My migraines are triggered by sinus pressure and sometimes just taking an Excedrin will relieve the inflammation and make everything right with the world, plus it gives me a kick with its caffeine. Excedrin has been pulled from the store shelves, though, since January and when I seek information about its return, all I seem to find is bits and pieces about why it was pulled and little about getting the supply back on track. Very annoying as I find the generic not as good. Years ago a pharmacist told me that most generics have different (cheaper) fillers than the real stuff. Most of the time it’s not a problem, but some of the fillers don’t agree with me.
So, what’s on today’s agenda? Grocery shopping, cooking, jazz hop on the mall, and a tweet-up at the local ball park. Maybe some laundry, too, if I feel up to it.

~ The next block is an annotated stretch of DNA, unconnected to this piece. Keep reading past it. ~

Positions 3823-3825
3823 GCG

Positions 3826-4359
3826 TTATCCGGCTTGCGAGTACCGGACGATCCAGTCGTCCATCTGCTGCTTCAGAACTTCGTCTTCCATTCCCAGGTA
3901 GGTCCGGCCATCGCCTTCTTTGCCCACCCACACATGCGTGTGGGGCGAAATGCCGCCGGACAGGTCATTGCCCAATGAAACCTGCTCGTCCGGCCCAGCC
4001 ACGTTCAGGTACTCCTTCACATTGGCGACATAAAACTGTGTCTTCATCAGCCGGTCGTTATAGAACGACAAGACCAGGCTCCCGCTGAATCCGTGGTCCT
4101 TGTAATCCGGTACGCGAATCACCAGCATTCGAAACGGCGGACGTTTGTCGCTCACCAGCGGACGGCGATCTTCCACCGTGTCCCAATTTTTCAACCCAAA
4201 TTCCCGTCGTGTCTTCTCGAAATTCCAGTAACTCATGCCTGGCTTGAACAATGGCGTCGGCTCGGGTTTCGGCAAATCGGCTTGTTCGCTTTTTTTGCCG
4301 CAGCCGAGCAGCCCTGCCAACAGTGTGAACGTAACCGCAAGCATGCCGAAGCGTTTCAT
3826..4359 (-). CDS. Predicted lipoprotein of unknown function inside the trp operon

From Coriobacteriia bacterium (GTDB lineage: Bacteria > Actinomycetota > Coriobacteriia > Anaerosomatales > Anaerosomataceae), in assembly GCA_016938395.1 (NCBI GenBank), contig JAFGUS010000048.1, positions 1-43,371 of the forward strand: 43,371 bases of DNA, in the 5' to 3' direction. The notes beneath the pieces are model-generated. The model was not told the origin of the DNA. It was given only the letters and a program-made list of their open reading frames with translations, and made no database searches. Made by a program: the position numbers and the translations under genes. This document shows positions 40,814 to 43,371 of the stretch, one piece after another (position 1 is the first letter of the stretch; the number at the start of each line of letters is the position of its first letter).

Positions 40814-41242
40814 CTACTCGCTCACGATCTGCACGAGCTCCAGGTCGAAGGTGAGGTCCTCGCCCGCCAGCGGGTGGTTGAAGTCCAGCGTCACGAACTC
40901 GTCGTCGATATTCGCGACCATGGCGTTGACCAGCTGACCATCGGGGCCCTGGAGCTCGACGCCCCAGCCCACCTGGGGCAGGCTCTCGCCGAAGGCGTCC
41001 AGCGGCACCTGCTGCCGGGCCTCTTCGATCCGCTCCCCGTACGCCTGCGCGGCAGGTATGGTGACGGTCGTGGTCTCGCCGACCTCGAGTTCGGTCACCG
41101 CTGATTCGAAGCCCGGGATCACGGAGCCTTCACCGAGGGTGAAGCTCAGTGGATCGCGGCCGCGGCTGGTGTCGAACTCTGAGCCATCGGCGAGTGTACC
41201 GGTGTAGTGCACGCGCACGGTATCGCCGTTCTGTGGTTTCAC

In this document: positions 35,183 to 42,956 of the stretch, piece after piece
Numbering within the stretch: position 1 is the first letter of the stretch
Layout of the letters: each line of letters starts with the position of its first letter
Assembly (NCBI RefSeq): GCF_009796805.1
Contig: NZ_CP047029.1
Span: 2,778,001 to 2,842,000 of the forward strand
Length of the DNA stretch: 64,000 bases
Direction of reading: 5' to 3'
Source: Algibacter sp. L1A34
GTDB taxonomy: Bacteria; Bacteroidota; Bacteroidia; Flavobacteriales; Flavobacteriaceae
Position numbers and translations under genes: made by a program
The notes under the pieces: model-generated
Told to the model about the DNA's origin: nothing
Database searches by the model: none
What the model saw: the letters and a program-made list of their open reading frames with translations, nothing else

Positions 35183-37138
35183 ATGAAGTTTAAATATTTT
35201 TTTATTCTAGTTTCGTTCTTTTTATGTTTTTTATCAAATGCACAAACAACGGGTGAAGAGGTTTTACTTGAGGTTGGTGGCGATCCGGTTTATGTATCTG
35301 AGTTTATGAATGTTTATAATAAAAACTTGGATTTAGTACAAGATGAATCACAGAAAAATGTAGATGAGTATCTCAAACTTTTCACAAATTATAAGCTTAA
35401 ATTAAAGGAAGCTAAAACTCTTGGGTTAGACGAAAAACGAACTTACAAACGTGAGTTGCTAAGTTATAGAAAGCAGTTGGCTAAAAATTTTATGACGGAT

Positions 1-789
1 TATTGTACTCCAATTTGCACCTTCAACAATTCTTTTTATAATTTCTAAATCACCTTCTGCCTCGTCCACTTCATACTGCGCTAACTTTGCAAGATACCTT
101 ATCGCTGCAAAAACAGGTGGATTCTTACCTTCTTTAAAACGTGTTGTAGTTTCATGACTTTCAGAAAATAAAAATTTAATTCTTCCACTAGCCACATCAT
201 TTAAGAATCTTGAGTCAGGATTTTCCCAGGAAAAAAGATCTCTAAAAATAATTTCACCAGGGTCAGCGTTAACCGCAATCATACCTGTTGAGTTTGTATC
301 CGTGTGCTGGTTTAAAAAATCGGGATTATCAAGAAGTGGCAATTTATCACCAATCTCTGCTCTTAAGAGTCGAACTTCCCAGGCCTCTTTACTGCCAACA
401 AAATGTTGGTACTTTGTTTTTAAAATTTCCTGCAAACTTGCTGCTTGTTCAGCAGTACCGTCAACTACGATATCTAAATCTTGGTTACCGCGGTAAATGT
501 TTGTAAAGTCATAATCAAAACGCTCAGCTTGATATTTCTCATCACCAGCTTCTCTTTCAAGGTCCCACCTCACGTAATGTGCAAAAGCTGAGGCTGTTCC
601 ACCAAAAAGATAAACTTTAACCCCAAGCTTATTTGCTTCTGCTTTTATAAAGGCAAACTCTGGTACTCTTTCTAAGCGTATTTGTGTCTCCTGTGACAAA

Turns out, today, at my daughter’s in San Mateo, it is cooler in the kitchen than the rest of the house. Of course, no cooking is going on.
San Mateo is usually pretty cool, like San Francisco, its neighbor 20 miles north, but today there was no marine layer; therefore, the temperature has hit 88 degrees by 4:30. Not so bad in a place like Fresno where we all have air conditioning. Pretty miserable in a place like San Mateo where AC is rarely needed. Even in Fresno I have four fans running during the hot summer days. My daughter has only one fan.
For now I’m hiding out in the kitchen, where there is a slight breeze coming in the window, and where I can feel the fan blowing some air from out in the living room. It’s also close to the ice.
As you may remember, dear Reader, I have been bemoaning the unusual cool temperatures we’ve been having here in the San Joaquin Valley. There are consequences for the strange weather, some good, but some bad.